Handyman brings classroom knowledge to his business

By Dan Chavez, Staff Reporter | Photo courtesy of facebook.com


Construction manage­ment major, John Whitney emigrated from Ireland, has lived in various places within the United States, and now oversees a handy­man and home improve­ment business while com­pleting his degree at CNM, he said.

Whitney said he owns and operates “Mr. Fix It Irish Handyman, LLC,” a business where he does nearly any type of job, from adding a deck to a home or complete res­toration of a kitchen, to roof repair and even landscaping.

“There’s not much we don’t do,” he said.

Whitney said he works 80 hours a week at his busi­ness while attending classes at CNM and working toward a degree in construction man­agement, so that he can be a more efficient and productive manager at his business.

Whitney began his busi­ness after enrolling at CNM, when a few neighbors admired some improvements he did on his own home, he said.

Whitney said CNM courses in English, math, estimating, project man­agement, scheduling, and business law have helped him to become better at his business.

Whitney said he has enjoyed nearly all classes he has attended and the instruc­tors he worked with at CNM have been very good teach­ers who not only gave him knowledge, but also inspired him in many subjects.

“I can’t think of a class I didn’t like,” he said.

He will be graduat­ing in May, but he intends to take further courses occasion­ally to stay up to date for his busi­ness, he said.

“I’ll prob­ably keep chipping away at something, even if it’s online,” he said.

While he immensely enjoys construction and working with his hands, Whitney finds himself spend­ing more time work­ing with the manage­ment side of his busi­ness, he said.

Whitney said these neighbors asked him if he would com­plete some home improve­ment projects on their houses and he accepted.

“I just had some basic tools, and I kind of just went from there. I enjoyed it, meeting people,” Whitney said.

Whitney said he met a website designer and they made a deal in which Whitney completed a few projects and his friend built the website mrfixiti­rishhandyman.com, which has been the company’s main marketing tool.

“He’s worked won­ders for me and he’s a good friend of mine too. Really, if it wasn’t for him, I wouldn’t have much of a business,” he said.

He said he understands that he must manage the operations side of his busi­ness now, and leave all the labor to his employees for now at least, in which he has anywhere from two to four temporary employees depending on the amount of work available.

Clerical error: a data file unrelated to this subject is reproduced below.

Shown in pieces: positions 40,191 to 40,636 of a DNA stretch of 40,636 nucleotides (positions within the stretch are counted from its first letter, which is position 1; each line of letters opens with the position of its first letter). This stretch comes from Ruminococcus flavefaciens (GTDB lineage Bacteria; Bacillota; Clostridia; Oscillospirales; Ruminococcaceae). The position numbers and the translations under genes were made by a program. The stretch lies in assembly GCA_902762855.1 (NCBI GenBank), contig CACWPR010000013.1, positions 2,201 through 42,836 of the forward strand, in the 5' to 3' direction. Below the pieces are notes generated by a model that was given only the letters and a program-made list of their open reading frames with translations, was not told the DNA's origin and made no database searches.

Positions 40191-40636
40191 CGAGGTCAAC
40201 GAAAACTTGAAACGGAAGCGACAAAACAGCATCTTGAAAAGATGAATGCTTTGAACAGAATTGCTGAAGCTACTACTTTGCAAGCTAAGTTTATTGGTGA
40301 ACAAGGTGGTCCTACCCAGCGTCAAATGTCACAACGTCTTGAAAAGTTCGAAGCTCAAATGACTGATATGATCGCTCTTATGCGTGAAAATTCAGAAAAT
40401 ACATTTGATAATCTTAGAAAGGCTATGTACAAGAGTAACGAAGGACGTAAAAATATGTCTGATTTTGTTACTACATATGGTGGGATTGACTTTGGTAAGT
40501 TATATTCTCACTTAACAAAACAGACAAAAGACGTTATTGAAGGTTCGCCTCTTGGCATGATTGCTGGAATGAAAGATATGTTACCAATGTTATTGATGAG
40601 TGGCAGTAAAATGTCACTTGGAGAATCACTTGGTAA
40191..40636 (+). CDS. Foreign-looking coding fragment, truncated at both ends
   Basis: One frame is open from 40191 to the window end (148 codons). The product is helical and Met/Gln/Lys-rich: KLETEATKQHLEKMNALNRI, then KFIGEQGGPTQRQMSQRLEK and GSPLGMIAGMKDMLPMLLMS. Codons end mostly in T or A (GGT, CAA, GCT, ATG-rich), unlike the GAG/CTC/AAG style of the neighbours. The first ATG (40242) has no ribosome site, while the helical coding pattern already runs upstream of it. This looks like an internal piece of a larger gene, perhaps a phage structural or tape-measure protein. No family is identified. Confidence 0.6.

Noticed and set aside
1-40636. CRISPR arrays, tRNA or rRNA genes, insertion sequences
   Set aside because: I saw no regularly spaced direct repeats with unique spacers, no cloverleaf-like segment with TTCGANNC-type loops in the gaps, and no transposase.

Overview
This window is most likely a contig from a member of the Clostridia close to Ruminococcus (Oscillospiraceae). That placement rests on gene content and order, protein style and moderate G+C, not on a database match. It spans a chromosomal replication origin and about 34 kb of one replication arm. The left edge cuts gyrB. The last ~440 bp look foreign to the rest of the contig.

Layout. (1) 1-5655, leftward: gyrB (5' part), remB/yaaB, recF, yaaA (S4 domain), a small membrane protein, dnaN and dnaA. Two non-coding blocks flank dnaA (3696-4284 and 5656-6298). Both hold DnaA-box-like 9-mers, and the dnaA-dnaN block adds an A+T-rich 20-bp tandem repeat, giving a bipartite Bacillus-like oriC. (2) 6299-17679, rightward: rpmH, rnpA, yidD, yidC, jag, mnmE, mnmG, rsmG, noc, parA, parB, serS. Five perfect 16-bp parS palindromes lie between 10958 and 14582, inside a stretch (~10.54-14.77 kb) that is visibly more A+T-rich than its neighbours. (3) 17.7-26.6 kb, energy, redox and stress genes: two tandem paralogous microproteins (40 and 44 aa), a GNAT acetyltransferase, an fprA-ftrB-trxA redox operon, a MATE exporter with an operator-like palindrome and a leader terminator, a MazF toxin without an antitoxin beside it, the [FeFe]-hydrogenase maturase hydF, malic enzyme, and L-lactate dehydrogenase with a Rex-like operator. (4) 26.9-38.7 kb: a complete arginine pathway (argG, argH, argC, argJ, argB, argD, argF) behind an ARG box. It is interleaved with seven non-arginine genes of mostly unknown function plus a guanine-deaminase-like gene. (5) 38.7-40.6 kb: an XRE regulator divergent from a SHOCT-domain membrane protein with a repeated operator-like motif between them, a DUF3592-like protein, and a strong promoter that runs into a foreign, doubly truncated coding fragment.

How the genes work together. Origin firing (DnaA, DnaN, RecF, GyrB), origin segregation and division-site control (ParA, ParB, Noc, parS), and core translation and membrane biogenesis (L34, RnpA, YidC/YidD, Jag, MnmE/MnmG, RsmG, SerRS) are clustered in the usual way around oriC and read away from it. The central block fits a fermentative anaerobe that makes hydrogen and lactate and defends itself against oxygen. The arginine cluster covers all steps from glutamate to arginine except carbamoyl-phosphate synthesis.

“I take on students and the most I have ever had working for me was five or six guys,” he said.

Whitney’s hometown is located in Leitrim, Ireland’s least populated county, where there is much open land and relatively low crime rates, he said.

“It was a great place to grow up, no major crime,” he said.

Whitney helped con­struct a three-mile long tunnel under Dublin City, Ireland’s longest traffic tunnel, he said.

When Whitney was 17-years-old, his uncle, who was a roofer in Massachusetts, invited Whitney to come to America and work for him, so he made his way to the East Coast, he said.

Whitney then decided on a move to California and lived and worked there for five years, but he began to long for a more rural environment, he said.

In 2009 he decided on a drive to New Mexico, and as he entered the state, one thing he noticed was that people would wave as he drove by, which he had seldom seen since leaving his hometown, he said.

He worked for several months on a large ranch, roping animals, riding horses, and helping with cattle drives, which was an absolutely amaz­ing experience, he said.

Whitney said he met his now wife and because she worked as a teacher in Rio Rancho, he moved to the area and he took this oppor­tunity to attend CNM.

“If it weren’t for that, for her, I would probably still be out there looking at cows,” he said.

Whitney has also dab­bled as an estimator for a paving company and spent two to three months as an extra during the filming of “The Lone Ranger” in a town that was built specifi­cally for the movie, he said.

Whitney said that estab­lishing his company was something of a lucky acci­dent, and now he is deter­mined to take this oppor­tunity that he has made for himself as far as possible.

Whitney said he hopes that he can expand his business to the point where he could hire man­agers and others to run the operations side of the busi­ness, which would allow him the freedom to do what he loves, which is to get back to the job site and work with his hands while overseeing his company.

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